Summary: Jesus meets a Samaritan woman and tells her that people encounter God, not in specifically designated places, but out there, beyond the walls. If God is not confined to churches, or to gatherings of like-minded individuals, then we may need to reassess who God is and what a life of faith looks like.
Category: ON Scripture–The Bible
Summary: Jesus begins his Sermon on the Mount in Matthew’s Gospel with nine statements that declare categories of people “blessed,” or content. Yet the people he describes are the ones we usually view with pity. In announcing whom he has come to bless, Jesus upends our ordinary values about where and how success and contentment are found.
Summary: Jesus’ parable about a woman who searches diligently for a lost coin illustrates God’s determined commitment to our welfare. It also invites us to imagine God at work in other situations, sometimes very ordinary-looking situations, when people make themselves present to others. Antoinette Tuff, the elementary-school employee who talked a gunman into laying down his weapon, shows us what God is like.
Summary: Jesus’ prayer in John 17 affirms this: “I need other people. I do, if I want the chance to experience union with God and plunge into the heart of what God is about. And I don’t need only other people who are like me; love requires me to attend to a wider group.”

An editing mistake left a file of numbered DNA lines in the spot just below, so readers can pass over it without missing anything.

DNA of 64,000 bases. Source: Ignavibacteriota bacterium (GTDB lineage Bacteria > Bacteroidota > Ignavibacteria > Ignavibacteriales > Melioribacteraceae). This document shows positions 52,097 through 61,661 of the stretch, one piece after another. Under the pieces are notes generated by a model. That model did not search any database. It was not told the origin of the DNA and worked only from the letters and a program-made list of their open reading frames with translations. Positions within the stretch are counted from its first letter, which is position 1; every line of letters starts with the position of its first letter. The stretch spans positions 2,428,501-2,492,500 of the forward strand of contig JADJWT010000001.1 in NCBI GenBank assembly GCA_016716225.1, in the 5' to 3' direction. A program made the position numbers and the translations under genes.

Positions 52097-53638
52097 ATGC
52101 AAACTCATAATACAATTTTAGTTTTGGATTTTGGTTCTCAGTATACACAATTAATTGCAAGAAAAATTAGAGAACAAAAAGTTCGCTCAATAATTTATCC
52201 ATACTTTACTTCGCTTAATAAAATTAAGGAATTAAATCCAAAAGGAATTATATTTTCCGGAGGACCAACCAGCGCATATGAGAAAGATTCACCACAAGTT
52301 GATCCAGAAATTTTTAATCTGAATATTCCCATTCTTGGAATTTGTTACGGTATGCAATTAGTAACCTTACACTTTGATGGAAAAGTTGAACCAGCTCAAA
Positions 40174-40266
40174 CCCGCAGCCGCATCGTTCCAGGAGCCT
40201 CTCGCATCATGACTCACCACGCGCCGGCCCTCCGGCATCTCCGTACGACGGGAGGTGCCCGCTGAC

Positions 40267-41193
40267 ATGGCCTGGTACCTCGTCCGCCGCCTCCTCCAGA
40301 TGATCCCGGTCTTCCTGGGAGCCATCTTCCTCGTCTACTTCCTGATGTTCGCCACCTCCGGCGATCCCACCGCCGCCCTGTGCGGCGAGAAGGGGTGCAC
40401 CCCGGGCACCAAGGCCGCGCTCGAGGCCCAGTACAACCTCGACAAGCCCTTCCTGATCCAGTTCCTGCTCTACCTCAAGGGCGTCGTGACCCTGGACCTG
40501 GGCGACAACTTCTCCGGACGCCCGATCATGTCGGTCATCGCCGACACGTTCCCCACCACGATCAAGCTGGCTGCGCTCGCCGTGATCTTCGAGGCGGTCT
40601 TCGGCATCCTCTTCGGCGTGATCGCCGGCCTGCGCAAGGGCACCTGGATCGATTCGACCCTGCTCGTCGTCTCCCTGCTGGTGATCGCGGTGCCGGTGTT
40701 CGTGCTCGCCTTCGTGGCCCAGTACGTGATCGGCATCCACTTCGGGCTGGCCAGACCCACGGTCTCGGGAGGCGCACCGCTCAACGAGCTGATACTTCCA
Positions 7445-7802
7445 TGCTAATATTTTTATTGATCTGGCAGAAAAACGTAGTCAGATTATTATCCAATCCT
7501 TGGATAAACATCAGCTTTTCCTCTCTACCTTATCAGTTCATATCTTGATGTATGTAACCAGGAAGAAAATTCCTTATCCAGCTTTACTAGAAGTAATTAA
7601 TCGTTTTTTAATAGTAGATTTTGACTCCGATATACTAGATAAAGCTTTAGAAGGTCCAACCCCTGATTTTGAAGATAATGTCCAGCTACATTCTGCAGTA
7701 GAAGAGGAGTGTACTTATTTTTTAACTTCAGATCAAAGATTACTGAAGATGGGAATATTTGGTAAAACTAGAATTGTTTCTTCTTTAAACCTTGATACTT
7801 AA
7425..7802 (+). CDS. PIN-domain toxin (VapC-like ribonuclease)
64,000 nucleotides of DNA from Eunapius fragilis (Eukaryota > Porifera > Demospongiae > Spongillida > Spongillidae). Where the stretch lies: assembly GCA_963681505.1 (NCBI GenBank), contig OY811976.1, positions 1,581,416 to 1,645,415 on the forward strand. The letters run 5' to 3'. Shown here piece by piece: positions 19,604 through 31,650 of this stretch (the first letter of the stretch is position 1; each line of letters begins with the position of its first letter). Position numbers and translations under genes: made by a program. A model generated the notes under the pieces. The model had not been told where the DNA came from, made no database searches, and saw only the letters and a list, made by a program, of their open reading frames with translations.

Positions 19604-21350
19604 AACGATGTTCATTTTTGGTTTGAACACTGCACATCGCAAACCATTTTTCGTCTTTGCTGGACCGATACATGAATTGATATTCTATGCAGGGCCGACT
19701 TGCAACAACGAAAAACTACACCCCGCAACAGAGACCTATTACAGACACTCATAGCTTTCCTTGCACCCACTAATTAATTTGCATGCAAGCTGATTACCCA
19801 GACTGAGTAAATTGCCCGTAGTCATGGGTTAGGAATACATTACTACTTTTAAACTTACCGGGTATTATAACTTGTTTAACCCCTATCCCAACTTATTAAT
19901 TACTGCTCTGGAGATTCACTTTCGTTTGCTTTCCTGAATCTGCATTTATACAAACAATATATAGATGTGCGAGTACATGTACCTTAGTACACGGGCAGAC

Summary: In the wake of inexplicable, frightening tragedies, Jesus calls people to repent. Repentance involves a new way of seeing the world, God’s presence in it, and our place in God’s intentions. The news always reminds us our existence is a fragile one, but we nevertheless play a part in God’s program for grace, mercy, and justice.
Summary: When Jesus declares his intentions to bring God’s blessings to others beyond his hometown, the people of Nazareth strenuously oppose him. Why are we often angered or scared by the prospect of empowering outsiders.
Summary: Tragedies, like the mass slaughter of schoolchildren in Connecticut, prompt some to offer cringe-worthy declarations about how God might be or not be active in our lives. But the song of Mary, Jesus’ mother, teaches us to speak about God more responsibly.
Summary: Jesus sets his own pattern as a “servant” in contrast to the oppressive, self-serving tendencies of his society’s leaders. Does this passage help us think about government in our time, and about the religious commitments of our candidates?
Summary: “If pondering Jesus’ crucifixion doesn’t make you uncomfortable, you probably aren’t doing it right.”
Summary: What should we take from the biblical passage in which Jesus redefines who qualifies as members of his family? What can this mean for our understanding of what counts as “family” today?